Until a week ago, I had gone through the entire pandemic without seeing a positive Covid test, now I have received four of them in quick succession. The latest one, which I took whilst waiting for a tin of tomato soup to cook on the hob, means that my hopes of returning to the outside world early from my isolation are practically dashed. Although the second line on the test cassette has been getting fainter by the day, so too have my chances of leaving the flat before Thursday.
At times during this period of isolation, it would be easy to allow myself to feel the same way Ringo Starr looks in the opening scenes of episode two of the Get Back documentary when he glumly glances around an empty studio the morning after George Harrison has left the band and realises that neither of the other two Beatles has turned up for rehearsal. In my quieter moments – the much quieter moments – I’ll think back to my last face-to-face interaction with another human being at the test centre, where the young woman instructed me on how to take a swab of my tonsils. Right now it’s still all I have to look back on from my 2022 to date.
Most of the time, though, I’ve tried to remain mindful by focussing on things such as the meditation practice I listened to this afternoon which encouraged me to picture all the colours in a rainbow, which was useful since my Facebook feed was filled with people who had photographed an actual rainbow that appeared over Oban yesterday.
Much like it has been more than a week since I last tested negative for Covid-19, when I got out of bed today it had also been over seven days since I last trimmed my stubble. This was out of sheer carefree laziness more than any consideration of a future facial fashion statement, particularly when as unruly strands of hair appeared they seemed to be overwhelmingly salt in colour rather than pepper. There was some curiosity, I’ll admit, not least because of the high regard men who have beards seem to be held in by the opposite sex. But when I looked at my rugged and ragged face in the mirror this morning, I just couldn’t see it. Of course, it was only a week of growth, so not even close to being a proper beard, but I couldn’t help from thinking that my face resembled an unfinished drawing by a child.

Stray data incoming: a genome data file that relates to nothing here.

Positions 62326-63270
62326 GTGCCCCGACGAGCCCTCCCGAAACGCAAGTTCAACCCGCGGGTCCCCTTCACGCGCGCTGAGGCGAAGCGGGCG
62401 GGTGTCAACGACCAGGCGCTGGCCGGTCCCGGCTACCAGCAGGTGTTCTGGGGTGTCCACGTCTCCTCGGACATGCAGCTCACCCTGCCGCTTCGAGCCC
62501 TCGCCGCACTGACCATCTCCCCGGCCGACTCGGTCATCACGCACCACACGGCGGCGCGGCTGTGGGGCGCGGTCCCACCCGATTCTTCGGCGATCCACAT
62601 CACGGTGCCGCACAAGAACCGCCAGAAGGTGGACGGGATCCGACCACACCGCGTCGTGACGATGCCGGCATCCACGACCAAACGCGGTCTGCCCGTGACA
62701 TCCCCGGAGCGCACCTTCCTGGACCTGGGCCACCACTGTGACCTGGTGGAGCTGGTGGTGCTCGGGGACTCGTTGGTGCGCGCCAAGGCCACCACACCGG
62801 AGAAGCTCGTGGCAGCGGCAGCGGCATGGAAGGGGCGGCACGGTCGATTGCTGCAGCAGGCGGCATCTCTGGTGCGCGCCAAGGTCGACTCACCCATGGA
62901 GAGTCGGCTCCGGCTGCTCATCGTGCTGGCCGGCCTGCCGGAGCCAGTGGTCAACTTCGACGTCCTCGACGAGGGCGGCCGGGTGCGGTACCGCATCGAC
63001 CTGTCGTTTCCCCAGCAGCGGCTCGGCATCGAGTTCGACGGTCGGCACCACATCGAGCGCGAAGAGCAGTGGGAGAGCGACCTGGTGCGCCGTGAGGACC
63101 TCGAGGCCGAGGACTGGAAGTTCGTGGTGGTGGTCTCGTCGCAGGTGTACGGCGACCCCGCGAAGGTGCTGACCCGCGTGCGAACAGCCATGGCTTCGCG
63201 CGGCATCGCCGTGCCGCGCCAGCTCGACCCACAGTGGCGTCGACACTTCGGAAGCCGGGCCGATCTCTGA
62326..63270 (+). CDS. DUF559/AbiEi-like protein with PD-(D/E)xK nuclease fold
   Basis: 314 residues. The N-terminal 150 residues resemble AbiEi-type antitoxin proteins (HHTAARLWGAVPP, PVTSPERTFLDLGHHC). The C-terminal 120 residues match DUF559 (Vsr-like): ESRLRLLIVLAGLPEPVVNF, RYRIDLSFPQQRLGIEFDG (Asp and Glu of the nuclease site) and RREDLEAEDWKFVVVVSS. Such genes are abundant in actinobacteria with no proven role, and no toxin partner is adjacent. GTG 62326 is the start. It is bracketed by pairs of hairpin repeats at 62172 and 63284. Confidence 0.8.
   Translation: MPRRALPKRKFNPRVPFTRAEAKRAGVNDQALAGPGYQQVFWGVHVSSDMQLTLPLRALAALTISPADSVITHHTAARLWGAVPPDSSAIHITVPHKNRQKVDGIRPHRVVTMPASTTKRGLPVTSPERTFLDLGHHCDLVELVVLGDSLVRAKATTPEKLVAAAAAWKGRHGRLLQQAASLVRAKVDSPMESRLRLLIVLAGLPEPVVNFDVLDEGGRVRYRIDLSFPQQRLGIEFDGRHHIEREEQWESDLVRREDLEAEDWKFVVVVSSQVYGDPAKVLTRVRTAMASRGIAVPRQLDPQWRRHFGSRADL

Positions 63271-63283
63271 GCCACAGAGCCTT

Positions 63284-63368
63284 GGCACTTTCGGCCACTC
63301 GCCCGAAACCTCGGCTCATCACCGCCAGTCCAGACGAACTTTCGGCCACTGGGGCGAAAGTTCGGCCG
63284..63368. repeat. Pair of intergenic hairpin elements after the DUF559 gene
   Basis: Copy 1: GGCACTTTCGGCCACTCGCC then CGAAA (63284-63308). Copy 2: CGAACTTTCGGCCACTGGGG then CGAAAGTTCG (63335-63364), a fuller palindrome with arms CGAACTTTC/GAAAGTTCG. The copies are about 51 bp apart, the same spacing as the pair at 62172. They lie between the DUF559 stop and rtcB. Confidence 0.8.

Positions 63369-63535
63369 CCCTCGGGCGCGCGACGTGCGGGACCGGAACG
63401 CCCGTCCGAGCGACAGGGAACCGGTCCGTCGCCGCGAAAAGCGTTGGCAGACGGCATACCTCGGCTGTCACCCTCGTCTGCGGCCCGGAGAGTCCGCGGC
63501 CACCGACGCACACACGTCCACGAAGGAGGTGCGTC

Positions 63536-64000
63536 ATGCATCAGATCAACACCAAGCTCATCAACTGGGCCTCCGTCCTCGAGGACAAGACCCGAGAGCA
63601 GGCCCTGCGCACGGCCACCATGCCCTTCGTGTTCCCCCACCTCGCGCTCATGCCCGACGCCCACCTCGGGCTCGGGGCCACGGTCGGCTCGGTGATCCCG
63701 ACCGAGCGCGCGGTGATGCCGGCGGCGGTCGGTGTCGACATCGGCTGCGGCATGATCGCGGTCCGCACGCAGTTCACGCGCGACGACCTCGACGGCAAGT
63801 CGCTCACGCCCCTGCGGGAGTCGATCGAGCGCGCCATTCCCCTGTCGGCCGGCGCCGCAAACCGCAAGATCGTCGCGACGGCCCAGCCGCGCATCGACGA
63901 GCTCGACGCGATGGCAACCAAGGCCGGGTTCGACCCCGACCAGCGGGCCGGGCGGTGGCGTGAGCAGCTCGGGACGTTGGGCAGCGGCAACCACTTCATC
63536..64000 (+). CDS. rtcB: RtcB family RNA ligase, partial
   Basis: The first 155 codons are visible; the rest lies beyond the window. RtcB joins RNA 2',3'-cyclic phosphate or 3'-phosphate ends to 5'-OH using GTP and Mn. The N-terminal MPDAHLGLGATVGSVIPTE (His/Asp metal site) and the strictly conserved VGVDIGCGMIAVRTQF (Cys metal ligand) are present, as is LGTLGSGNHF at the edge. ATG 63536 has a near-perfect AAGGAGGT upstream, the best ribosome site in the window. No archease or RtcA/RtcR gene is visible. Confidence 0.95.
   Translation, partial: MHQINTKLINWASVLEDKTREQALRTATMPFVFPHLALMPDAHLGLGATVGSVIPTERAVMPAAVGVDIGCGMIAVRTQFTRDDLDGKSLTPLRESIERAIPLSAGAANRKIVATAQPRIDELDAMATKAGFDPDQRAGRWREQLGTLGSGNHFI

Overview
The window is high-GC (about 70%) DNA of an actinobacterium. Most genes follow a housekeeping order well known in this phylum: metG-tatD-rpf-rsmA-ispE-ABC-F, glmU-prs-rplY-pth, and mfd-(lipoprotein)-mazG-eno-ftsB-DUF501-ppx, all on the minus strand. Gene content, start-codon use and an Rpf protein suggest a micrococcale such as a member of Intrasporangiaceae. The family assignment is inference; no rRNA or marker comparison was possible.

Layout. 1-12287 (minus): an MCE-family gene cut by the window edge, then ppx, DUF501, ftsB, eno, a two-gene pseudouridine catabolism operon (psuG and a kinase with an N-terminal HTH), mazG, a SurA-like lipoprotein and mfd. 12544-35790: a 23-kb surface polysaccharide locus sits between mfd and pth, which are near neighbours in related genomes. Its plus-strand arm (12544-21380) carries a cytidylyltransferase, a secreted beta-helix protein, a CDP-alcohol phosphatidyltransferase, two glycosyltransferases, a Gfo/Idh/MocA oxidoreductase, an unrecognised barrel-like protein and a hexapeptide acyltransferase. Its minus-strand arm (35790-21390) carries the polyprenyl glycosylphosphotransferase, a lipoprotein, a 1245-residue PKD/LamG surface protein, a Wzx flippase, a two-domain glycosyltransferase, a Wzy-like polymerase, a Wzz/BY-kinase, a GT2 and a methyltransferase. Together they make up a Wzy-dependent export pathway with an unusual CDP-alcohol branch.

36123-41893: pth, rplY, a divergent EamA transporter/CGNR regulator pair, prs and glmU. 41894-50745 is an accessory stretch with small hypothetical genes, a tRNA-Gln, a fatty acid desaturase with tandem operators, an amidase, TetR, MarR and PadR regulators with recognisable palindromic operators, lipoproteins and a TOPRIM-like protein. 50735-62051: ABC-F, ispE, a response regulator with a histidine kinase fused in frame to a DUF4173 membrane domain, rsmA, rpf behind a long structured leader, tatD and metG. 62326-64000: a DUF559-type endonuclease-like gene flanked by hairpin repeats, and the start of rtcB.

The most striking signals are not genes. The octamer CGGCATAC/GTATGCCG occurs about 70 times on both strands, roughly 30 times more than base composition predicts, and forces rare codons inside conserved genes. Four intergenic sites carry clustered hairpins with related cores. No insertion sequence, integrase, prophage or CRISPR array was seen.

Even if I’m not going to be able to go anywhere for another few days yet, I figured that it’s time to grow up rather than grow out and get myself ready for the outside world again. So I trimmed the hairs back down to their usual 1.0mm stubble, leaving a trail of clippings in the sink that gave the impression of an atrocity in a condiment factory. A weight has been lifted from my cheeks, if not my shoulders, and my face now looks like 1969 John Lennon – even if I’m yearning to get up and walk out like George.
I accidentally read a thread on Twitter earlier today about the long-term effects of Covid. It’s hard to go from reading something like that to brushing the oak flooring in my flat, but it hadn’t been done since I began isolating and I need to get a grip. One thing I don’t understand is where all the dust and debris on my floor has come from. I haven’t left the place in over a week, save for the thirty seconds I spent out at the recycling bins on Thursday, and goodness knows when anybody was last in here. There were indistinguishable strands of thread, shards of paper, tiny grains of dirt, and spent pieces of discarded sellotape all over the place. My flat looked like the aftermath of the world’s most underwhelming craft fair. All I’ve been doing for eight days is travelling from my bed to the couch, to the kitchen, to the couch, and back to bed again in some robotic trance. It’s implausible to consider where all the dirt had come from, and in the end, I don’t want to think about it any more than I’d like to know what being infected with Covid will do to my lungs and heart six months from now.
I woke up this morning feeling more symptoms at once than I have for several days. A pitiful cough, the frustrating brain fog and an exaggerated difficulty breathing all rolled out of the revolving door at once. I felt better as the day went on, however, it came as no surprise when I registered my fifth positive test in a row in the afternoon. The line was the faintest it has been yet, appearing as though it had been drawn on by a red felt tip pen that has almost run dry. All of which means I have another two days of isolation to keep my stubble trimmed and my flooring free of dust before I can be reintroduced into society.